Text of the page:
To keen observers, Vietnam has all characteristics of a typical police state: its citizens’ daily life is closely monitored  by the government, the security apparatus is exceptionally effective in curbing dissent and suppressing protests, the country’s best journalists and writers are either censored or imprisoned, and the police remain under the absolute control of the ruling Vietnamese Communist Party (VCP).
The Ministry of Public Security (MPS) controls the police and security forces and has a far-reaching influence on Vietnam’s political system. Last September, an article  published in The Vietnamese Magazine shed light on the rise of securocracy in the government, where former security officials dominate key governance positions, and how this worrisome fact might result in even more severe consequences in the future.
Police brutality and rampant corruption are among the thorny issues regarding the security apparatus in Vietnam. However, a historical aspect of the development of the Vietnamese police is often forgotten: the assistance from the infamous East German Ministry of State Security, also known as “Stasi,”  to North Vietnam during the Cold War period from the early 1950s to its final days in 1989.
The “Stasi-like” Vietnamese police system is believed to have contributed to the victory of the Communist forces in the Vietnam War. And after the reunification of Vietnam, the police also became an effective tool in shielding the Party from potential threats during the open-door era.
The Stasi’s role in helping the Vietnamese MPS construct its security and intelligence apparatus can be found in a research paper titled “Fraternal Support: The East German ‘Stasi’ and the Democratic Republic of Vietnam during the Vietnam War”  by Martin Grossheim, an associate professor at Seoul National University. Grossheim’s area of research focuses on modern Vietnamese history, the Cold War period, memory studies, and intelligence studies.
The research was part of the Cold War International History Project,  a series of working papers published by the Wilson Center, which offers novel interpretations, explore understudied events, and improves understanding of multiple historical aspects of the Cold War and its relevance in the present day.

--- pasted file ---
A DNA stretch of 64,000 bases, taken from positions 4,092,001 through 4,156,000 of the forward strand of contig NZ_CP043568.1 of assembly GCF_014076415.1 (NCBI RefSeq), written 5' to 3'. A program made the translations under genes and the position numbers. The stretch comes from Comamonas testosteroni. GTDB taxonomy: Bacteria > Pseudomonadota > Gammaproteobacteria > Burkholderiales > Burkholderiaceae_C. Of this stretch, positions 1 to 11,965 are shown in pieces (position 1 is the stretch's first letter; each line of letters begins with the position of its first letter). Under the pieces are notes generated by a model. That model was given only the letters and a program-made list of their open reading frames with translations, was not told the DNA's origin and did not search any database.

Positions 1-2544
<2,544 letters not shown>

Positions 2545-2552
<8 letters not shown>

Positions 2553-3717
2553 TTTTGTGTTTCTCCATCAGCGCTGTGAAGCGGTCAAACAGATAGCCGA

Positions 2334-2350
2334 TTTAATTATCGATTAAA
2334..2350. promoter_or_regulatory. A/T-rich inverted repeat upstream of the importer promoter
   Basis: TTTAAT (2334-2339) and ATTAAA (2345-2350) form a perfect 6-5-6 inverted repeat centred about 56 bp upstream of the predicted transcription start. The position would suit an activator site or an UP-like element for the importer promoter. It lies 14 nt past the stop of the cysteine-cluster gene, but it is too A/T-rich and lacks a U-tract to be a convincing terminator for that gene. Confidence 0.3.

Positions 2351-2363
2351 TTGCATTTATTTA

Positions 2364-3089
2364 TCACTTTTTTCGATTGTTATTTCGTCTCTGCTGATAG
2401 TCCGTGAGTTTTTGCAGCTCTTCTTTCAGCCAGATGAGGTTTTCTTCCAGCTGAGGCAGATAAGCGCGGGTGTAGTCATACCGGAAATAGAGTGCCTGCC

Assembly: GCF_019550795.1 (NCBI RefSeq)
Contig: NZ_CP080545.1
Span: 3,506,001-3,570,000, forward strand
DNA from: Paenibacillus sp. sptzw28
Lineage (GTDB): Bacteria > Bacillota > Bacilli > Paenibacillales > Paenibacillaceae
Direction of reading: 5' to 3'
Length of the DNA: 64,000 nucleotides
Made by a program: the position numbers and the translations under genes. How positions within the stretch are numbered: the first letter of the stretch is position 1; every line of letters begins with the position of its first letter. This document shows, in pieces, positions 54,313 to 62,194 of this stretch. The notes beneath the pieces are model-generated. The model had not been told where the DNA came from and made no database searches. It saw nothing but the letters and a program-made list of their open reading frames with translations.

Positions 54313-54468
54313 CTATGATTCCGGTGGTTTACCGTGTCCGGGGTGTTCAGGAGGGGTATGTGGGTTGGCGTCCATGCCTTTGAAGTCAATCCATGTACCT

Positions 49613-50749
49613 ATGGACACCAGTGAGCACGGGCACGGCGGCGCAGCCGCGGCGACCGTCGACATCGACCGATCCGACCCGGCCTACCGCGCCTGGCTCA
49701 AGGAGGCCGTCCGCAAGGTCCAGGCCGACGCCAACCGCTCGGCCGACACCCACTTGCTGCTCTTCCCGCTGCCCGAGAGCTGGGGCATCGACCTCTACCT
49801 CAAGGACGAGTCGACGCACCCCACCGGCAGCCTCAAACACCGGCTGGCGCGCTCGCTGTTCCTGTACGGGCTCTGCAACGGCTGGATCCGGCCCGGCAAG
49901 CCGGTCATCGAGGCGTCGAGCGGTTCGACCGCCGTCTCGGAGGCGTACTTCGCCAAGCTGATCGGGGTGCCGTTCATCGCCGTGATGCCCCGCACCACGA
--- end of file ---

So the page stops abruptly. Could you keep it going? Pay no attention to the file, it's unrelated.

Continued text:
The Sword and Shield of the Party
Grossheim builds his research upon a previous study by Christopher Goscha, a historian, who argues that Vietnamese security and intelligence services were “heavily involved in building, protecting, and expanding the Vietnamese state, armed forces, and communist power.”
The author notes in his paper that intelligence services and institutions are often left out when studying the historiography of post-colonial states in Africa and Asia. However, they are necessary factors in understanding these societies' political and social developments.
Tracing back to its historical root, the MPS originated  from a handful of armed militias founded by Communist leader Ho Chi Minh after Viet Minh troops seized power from the Emperor Bao Dai government in the 1945 August Revolution. These militias were formed into a single security force following the issuance of Decree 23 by the revolutionary government in 1946. Their task was maintaining order, resisting foreign enemies, and suppressing domestic political rivals.
During the 1950s, the Vietnamese Workers’ Party, a precursor to the current VCP, faced numerous crises that challenged its rule. One of them was the Nhan Van - Giai Pham movement, led by intellectuals pushing for political reform and academic freedom in the Democratic Republic of Vietnam (DRV).